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Define Prognific or Prognote

     The subscriber of palimpestical.page.tl is sustained by recent admission of a word defined by 'Wiktionary' and 'Urban Dictionary'which professes is an alternative form to the word, 'pognostication'. For discussion regarding the invention of the new word, 'prognostification' and its significance, I would draw the subscriber's attention to the main page of this website, 'Prognostification', and share hope that this word, and its root meaning will be amplified. Furthermore, the subscriber would enjoy a definition of the word discussed by 'Oxford Dictionaries' and 'Merriam-Webster', and even 'Collins', those the subscriber recognizes as authority in the definition of words. The subscriber subsides, however, from too much encouragement in the recent word definition, because there has been no defintion at present of the parts of that word, which distinguishes the two related words in the English language.  

prognostify progˈnostify, v.Obs.rare
In 5–6 pronostify-yfy-efy.
[ad. med.L. type *pro(g)nōstific-āre, or OF. *pronostifier: see prognostic n.1 and -fy.]
prognosticate v. Hence progˈnostifying vbl. n.
1495 Trevisa's Barth. De P.R. vi. xxvii. (W. de W.) o ij, Dremes..ben somtyme open & playne, and somtyme wrappyd in fyguratyf mystyk and dymme & derke pronostifyenge & tokenynge as it faryd in Pharaoes dremes. Ibid. vii. lx. r vij b, They [ulcers]..ben messengers and pronostyfyen the peryll of leprehede. c 1500 Coventry Corp. Chr. Plays App. iv. 119 Let us haue sum commenecasion Of this seyd star be old pronostefying How hyt apperud & vnder what fassion.

Oxford English Dictionary

prognosticate ▪ I. progˈnosticate, n.Obs.
[f. med.L. prognōsticāt-um that which is prognosticated: see next.]
A sign or token of some future event; also, a prediction, forecast: = prognostication 4.
1561 T. Hoby tr. Castiglione's Courtyer ii. (1577) I j b, Yet were they..a token of libertie, where these haue been a prognosticate of bondage. 1577–87 Holinshed Chron. I. 173/1 They neuer appeare but as prognosticats of afterclaps. 1652 Gaule Magastrom. 330 Behold what truth is in the vain prognosticates of fond astrologers!
▪ II. progˈnosticate, a.Obs.rare
[ad. med.L. prognōsticāt-us, pa. pple. of prognōsticāre: see next.]
1582 Stanyhurst æneis i. (Arb.) 32 Thee wise diuined, by this prognosticat horshead, That Moors wyde conquest should gayne with vittayl abundant.
▪ III.prognosticate, v.
(prɒgˈnɒstɪkeɪt)
Also 6–7 pron-; 6 pa. tense and pple. -at(e.
[f. ppl. stem of med.L. pro(g)nōsticāre to prognosticate, foreshow, foretell: see prognostic v.]
1. trans. To know or tell of (an event, etc.) beforehand; to have previous knowledge of, to presage; to foretell, predict, prophesy, forecast.
a 1529 Skelton Sp. Parrot 138 To pronostycate truly the chaunce of fortunys dyse. 1542 Udall Erasm. Apoph. 61 A philosophier in Plato his tyme had prognosticate y⊇ eclipse of ye soonne. 1582 Stanyhurst æneis iii. (Arb.) 82 By flight and chirping byrds too prognosticat aptlye. 1612 Woodall Surgeon's Mate Wks. (1653) 91 To know the manner of the hurt, that he may wisely prognosticate the danger. 1709 Strype Ann. Ref. I. i. 44 Wizards and conjurers prognosticating that she should not live out a year. 1842 J. Wilson Chr. North(1857) II. 24 Prudent men prognosticated evil. 1884 Pall Mall Gaz. 19 Jan. 1/2 Other cogent reasons for prognosticating such a revolution.
b. Of things: To betoken; to give previous notice of; to indicate beforehand.
a 1533 Frith Another Bk. agst. Rastel Prol., Wks. (1829) 208 Doth not this pretty pageant..signify & prognosticate that tragedy they will play hereafter? 1549 Compl. Scot. vi. 39 The suannis murnit, be cause the gray goul mau pronosticat ane storme. 1600 Holland Livy xxxvi. i. 919 Euen the very first beasts that were slain, prognosticated fortunat successe. 1684 Contempl. St. Man i. x. (1699) 108 The Death of a Monarch..Prognosticated by an Eclipse or Comet. 1768 H. Walpole Hist. Doubts 106 Yet these portents were far from prognosticating a tyrant. 1825 Cobbett Rur. Rides 283 Everything seems to prognosticate a hard winter.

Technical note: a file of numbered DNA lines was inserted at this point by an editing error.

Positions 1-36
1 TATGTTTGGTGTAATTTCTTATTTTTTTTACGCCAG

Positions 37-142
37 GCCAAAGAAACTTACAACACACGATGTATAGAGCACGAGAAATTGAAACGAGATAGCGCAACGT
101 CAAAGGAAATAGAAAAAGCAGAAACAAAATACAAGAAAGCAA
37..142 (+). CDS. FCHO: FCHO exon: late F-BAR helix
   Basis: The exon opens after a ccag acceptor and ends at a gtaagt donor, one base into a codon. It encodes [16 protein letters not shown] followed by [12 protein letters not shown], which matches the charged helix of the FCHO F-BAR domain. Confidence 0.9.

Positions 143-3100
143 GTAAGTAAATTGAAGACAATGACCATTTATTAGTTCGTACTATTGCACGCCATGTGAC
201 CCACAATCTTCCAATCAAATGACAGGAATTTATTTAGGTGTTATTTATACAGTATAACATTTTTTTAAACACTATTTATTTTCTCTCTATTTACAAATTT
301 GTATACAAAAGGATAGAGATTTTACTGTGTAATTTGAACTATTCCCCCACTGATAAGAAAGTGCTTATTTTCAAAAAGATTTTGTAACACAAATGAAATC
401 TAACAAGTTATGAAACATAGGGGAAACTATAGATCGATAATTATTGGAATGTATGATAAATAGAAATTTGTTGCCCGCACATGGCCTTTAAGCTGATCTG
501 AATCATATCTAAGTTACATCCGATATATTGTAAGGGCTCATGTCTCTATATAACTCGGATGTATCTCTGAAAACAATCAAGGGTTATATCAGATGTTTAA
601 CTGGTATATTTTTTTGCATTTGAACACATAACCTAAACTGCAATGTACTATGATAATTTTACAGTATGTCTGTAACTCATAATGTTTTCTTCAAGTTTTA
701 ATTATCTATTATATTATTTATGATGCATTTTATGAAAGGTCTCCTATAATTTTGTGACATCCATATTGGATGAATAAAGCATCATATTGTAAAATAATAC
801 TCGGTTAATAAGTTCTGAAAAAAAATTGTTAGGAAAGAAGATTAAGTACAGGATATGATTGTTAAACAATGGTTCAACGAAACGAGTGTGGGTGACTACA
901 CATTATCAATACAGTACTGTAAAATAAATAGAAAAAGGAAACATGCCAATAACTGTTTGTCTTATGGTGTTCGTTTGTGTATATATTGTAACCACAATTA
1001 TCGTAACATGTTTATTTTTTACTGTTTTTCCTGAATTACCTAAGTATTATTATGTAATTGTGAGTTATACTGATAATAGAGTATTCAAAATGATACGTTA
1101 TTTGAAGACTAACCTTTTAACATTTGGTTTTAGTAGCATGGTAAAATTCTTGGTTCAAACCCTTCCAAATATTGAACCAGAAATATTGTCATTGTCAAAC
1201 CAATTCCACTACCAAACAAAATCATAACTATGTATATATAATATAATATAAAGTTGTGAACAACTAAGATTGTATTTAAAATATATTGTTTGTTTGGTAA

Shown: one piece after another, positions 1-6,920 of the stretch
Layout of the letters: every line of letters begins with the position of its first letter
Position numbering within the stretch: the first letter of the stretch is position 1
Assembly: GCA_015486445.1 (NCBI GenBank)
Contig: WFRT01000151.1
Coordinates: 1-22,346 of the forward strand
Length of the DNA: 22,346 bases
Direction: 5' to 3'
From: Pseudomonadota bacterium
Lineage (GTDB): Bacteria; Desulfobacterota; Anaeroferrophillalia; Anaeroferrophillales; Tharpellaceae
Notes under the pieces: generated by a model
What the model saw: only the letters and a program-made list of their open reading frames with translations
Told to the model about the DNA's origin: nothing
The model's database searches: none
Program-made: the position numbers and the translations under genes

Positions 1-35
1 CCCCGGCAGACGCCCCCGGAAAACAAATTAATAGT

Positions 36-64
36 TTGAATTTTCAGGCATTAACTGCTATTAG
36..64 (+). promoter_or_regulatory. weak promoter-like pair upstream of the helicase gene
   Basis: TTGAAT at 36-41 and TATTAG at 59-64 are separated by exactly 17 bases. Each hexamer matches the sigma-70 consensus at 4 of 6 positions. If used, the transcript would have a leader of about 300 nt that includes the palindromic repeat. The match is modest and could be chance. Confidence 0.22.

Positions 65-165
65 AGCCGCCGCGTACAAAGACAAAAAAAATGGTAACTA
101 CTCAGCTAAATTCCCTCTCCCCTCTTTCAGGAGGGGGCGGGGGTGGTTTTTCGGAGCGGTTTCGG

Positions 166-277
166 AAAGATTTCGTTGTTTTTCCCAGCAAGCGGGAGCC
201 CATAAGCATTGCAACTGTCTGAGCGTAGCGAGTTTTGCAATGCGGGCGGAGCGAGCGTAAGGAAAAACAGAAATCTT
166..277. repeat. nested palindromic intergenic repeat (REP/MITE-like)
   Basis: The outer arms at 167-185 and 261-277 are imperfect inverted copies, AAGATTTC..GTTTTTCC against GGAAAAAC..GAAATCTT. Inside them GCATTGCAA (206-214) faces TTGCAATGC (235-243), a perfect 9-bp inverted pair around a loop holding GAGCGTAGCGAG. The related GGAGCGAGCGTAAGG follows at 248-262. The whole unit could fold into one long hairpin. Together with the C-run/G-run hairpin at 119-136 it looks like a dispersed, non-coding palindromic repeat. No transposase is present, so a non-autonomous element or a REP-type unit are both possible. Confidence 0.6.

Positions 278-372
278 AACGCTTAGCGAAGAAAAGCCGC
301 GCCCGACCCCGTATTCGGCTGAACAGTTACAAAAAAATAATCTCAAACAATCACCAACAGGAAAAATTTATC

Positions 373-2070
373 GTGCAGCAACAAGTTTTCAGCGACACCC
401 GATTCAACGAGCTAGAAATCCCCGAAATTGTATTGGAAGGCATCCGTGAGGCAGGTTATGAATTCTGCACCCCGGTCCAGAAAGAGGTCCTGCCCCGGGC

2. intr. To make or utter a prognostication; to prophesy ofObs.
1560 J. Daus tr. Sleidane's Comm. 299 b, For Christ him selfe..did prognosticate of great stormes. 1665 R. Brathwait Comment Two Tales (Chaucer Soc.) 9 Albeit he could judiciously prognosticate of seasons.
b. Of a thing: To give promise or indication.
1851 Nichol Archit. Heav. 296 If the aggregation of stars in the Milky Way goes on—as it prognosticates—for ages.
Hence progˈnosticated ppl. a.progˈnosticating vbl. n. and ppl. a.
1599 Hakluyt Voy. II. 58 If any mans father be sick, the son straight goes vnto the..prognosticating priest. 1613 Purchas Pilgrimage (1614) 64 Peucer..confuteth their fiue kindes of prognosticating. 1790 Burke Fr. Rev. Wks. V. 411 In order, by a proper foresight, to prevent the prognosticated evil. 1842 J. Wilson Chr. North (1857) II. 237 All the prognosticating sights and sounds.

Usage examples of "prognosticate".

I, as my nature prompted, would not prognosticate evil, but explained it away as a mere casual incident.

Had the issue of the campaign in Catalonia been such as the beginning seemed to prognosticate, the French king might have in some measure consoled himself for his disgraces in the Netherlands.

He was intimately acquainted with the business of the house, and knew every individual member so exactly, that with one glance of his eye he could prognosticate the fate of every motion.

Some time after, the people discovered their sentiments in such a manner as was sufficient to prognosticate to the priests the fate which was awaiting them.

This prince was in the twenty-third year of his age, was of an agreeable figure, of a mild and gentle disposition, and having never discovered a propensity to any dangerous vice, it was natural to prognosticate tranquillity and happiness from his government.

The two horses, now on the west side of the racetrack, were almost neckand-neck, and it would have been difficult to prognosticate which had the better chance of victory.